As people around the globe stock their pantries for long stretches at home during the COVID-19 pandemic, sales of tinned tuna are going through the roof. In the U.S., consumption has increased 142% compared to the same time last year.
But a new report released last month by environmental NGO Greenpeace highlights concerns about the ethical and legal credentials of many top tuna brands. The report is based on interviews with migrant fishers on three vessels operating in the Atlantic Ocean that are flagged or linked with Taiwan, including two longliners and a carrier that transports crew and fish to and from longliners. It suggests that forced labor and illegal, unreported and unregulated (IUU) fishing continue to occur within major tuna supply chains, despite efforts by companies and governments to stamp them out.
One of the vessels that interviewees accused of these practices supplies tuna to the Taiwan-based Fong Chun Formosa Fishery Company (FCF), one of the world’s largest tuna traders and the new owner of major U.S. canned-tuna brand Bumble Bee. Another of the accused vessels supplies tuna to a refrigerated cargo ship that FCF works with.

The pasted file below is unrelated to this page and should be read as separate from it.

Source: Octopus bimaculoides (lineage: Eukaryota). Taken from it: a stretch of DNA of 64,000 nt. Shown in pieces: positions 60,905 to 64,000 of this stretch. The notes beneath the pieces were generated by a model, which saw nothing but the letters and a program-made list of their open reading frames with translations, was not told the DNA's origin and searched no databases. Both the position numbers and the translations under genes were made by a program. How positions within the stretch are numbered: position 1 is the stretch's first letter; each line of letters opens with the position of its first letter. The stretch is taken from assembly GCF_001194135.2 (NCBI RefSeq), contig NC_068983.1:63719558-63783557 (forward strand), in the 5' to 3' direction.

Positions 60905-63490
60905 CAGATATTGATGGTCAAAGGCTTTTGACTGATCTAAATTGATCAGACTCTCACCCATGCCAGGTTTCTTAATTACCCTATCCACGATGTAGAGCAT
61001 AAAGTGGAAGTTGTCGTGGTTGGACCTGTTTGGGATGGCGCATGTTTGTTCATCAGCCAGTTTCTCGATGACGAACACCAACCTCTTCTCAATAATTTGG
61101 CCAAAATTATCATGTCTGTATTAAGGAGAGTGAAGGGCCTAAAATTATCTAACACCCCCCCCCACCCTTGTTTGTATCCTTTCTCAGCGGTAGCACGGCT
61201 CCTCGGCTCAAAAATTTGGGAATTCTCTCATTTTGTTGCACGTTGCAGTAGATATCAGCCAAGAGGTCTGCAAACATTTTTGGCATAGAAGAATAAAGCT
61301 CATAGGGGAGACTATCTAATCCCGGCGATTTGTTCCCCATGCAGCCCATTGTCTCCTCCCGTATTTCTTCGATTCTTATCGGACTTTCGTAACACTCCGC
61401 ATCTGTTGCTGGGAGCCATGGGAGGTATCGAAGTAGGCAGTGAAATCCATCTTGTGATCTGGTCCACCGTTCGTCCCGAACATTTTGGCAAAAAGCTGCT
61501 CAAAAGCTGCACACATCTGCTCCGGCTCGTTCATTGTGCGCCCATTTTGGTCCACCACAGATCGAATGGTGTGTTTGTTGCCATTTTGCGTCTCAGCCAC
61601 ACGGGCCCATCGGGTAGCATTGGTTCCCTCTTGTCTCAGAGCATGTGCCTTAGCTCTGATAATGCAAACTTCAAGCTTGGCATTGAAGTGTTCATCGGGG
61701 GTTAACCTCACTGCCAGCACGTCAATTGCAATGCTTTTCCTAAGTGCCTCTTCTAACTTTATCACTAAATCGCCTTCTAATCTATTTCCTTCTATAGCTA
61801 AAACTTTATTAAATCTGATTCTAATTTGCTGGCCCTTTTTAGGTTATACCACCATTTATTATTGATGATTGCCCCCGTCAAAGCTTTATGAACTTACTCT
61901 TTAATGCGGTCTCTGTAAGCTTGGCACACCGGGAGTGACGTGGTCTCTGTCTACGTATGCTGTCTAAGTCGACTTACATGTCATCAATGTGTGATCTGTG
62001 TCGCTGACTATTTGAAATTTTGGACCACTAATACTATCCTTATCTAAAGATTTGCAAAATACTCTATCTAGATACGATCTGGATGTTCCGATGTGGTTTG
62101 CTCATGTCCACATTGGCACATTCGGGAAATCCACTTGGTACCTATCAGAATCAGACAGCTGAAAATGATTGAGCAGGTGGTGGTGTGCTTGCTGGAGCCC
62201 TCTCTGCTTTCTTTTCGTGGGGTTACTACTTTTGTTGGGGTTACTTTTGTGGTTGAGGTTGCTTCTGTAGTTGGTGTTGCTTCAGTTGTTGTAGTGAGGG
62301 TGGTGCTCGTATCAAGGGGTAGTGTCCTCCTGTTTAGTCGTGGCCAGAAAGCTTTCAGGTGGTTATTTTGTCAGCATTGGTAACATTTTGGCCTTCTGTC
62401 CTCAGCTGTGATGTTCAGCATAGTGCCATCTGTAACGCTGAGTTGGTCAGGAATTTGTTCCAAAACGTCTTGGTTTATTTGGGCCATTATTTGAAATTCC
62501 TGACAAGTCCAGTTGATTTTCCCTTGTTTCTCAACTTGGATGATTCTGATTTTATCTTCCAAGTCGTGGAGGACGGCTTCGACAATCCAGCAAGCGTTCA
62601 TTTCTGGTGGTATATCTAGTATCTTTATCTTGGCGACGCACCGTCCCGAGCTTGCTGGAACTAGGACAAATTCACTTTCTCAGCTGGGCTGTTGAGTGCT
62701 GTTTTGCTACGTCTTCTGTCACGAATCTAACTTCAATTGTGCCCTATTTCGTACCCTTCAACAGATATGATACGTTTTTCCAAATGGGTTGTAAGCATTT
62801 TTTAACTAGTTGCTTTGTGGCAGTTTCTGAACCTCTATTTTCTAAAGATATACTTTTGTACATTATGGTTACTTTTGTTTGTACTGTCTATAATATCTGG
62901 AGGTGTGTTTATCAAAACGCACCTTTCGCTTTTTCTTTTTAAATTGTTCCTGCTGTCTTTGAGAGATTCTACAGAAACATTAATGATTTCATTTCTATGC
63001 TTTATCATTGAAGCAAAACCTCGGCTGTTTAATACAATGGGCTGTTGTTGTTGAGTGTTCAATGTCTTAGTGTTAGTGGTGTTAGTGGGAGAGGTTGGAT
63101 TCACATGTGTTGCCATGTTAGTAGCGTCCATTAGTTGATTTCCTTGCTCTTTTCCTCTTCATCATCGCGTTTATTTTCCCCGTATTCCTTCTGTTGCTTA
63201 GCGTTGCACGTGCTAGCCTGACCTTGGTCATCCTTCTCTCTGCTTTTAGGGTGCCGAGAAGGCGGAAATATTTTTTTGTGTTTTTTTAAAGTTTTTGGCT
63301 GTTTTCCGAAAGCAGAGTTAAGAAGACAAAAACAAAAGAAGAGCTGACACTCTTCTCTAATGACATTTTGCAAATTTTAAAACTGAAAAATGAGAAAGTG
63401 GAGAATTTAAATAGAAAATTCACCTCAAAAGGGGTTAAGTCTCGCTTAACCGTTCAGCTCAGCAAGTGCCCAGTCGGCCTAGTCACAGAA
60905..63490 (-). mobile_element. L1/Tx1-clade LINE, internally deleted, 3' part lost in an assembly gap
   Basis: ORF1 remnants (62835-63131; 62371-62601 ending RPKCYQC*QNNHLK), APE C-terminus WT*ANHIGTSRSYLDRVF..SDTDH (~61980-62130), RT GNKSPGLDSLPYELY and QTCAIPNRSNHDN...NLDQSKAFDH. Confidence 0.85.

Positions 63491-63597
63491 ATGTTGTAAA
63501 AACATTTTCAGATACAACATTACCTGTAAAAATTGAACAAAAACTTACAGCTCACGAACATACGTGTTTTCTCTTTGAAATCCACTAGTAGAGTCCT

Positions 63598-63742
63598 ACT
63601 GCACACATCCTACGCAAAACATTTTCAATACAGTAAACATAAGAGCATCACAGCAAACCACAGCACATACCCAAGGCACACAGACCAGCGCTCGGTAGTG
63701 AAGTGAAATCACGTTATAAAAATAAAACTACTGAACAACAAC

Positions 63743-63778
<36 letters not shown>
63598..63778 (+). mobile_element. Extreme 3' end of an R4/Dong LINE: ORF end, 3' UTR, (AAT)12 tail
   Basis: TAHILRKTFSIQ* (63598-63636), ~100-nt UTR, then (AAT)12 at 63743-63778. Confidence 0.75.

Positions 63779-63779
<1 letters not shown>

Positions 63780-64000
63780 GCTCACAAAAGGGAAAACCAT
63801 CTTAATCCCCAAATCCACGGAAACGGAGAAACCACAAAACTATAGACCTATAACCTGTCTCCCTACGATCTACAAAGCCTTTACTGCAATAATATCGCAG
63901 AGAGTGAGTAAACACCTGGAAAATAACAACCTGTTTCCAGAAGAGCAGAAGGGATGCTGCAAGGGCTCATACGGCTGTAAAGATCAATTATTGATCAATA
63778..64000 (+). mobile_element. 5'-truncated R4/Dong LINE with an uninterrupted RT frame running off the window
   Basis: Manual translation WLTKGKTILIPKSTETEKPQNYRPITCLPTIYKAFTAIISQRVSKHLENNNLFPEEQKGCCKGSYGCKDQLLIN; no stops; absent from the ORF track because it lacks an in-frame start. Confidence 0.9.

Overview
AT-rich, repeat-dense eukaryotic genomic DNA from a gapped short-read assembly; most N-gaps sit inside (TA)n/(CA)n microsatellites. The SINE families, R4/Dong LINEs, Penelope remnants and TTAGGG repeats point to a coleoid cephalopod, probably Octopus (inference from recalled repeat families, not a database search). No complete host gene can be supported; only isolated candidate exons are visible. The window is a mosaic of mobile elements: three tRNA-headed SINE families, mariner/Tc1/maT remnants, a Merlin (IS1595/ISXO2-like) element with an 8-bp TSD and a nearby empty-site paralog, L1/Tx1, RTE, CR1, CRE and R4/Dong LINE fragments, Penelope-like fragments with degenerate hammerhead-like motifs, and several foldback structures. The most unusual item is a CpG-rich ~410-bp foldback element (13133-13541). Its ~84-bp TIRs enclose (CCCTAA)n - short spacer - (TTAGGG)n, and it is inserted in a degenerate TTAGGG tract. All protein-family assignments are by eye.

The fishers’ allegations included deception, physical violence, wage deductions, debt bondage, passport confiscation, and excessive working hours. For example, several fishers reported working 18-hour days, on average, and as many as 34 hours straight: “We only got to sleep for five hours if and when we caught some fish,” said one interviewee. “If we didn’t catch anything, we’d just have to keep working.” Crew were also transferred illegally between vessels.